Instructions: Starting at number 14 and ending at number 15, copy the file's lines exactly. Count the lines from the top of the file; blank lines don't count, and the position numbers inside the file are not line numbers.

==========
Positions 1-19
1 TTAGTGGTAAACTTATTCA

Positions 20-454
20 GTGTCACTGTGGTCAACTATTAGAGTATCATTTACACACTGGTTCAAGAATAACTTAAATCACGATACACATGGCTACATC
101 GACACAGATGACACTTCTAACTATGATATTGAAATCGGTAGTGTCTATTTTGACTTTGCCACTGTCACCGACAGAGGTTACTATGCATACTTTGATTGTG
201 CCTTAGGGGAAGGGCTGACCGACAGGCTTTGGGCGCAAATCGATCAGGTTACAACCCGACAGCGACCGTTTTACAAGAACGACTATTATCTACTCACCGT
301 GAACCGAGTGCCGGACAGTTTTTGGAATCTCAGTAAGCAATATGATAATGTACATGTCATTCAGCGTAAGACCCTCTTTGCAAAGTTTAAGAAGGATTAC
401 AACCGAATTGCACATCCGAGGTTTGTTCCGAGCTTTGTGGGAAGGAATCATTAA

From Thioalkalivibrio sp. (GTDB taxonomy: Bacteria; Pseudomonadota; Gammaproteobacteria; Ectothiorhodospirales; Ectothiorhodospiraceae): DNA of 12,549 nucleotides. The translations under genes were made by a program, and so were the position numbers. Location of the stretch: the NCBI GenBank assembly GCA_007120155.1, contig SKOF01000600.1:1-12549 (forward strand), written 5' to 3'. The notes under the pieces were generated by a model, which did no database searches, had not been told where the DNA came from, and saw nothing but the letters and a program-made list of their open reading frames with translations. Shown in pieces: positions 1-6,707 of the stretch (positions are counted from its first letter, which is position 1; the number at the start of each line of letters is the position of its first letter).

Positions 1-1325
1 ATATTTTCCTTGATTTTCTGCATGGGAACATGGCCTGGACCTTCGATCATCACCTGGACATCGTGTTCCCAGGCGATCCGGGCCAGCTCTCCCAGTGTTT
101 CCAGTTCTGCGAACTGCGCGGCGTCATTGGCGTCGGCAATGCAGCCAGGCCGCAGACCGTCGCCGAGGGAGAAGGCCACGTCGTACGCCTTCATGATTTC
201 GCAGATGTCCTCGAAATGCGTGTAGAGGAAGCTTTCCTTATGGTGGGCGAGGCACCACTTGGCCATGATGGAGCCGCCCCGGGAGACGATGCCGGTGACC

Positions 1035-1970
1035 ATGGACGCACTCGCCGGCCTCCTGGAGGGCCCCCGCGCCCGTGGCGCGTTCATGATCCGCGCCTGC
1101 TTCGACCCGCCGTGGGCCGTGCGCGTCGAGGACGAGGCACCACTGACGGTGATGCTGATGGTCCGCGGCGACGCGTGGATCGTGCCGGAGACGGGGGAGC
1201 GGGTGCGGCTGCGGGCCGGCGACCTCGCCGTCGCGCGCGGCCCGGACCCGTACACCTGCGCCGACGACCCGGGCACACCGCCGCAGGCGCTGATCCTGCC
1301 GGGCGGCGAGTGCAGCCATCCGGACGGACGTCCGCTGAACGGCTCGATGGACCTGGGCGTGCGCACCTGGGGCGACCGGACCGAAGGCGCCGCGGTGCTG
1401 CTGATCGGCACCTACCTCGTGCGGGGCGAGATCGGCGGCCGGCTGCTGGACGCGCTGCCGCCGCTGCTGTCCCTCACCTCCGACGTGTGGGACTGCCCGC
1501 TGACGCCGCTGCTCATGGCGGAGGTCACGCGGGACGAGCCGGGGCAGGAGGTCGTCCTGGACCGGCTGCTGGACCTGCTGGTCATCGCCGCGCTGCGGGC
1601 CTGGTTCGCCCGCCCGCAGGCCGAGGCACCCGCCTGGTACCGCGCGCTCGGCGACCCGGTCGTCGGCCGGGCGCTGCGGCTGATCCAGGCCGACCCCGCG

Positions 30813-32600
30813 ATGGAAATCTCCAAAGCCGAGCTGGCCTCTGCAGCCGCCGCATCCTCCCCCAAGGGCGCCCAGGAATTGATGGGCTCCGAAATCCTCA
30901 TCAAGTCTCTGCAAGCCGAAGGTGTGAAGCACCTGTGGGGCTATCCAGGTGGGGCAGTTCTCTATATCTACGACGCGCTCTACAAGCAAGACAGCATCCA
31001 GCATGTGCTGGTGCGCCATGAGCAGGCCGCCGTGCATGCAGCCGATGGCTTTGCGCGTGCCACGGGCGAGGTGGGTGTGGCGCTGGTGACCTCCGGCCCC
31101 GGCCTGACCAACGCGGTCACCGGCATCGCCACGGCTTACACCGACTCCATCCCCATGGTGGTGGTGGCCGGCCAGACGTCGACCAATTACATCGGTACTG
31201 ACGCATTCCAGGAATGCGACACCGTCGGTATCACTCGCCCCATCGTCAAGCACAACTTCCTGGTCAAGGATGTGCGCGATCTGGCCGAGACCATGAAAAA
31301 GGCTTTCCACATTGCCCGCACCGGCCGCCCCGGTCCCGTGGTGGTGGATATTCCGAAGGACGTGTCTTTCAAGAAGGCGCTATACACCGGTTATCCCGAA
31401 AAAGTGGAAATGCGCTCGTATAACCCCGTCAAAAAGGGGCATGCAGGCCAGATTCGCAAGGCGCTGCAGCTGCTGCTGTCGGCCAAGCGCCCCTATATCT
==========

Positions 1035-1970
1035 ATGGACGCACTCGCCGGCCTCCTGGAGGGCCCCCGCGCCCGTGGCGCGTTCATGATCCGCGCCTGC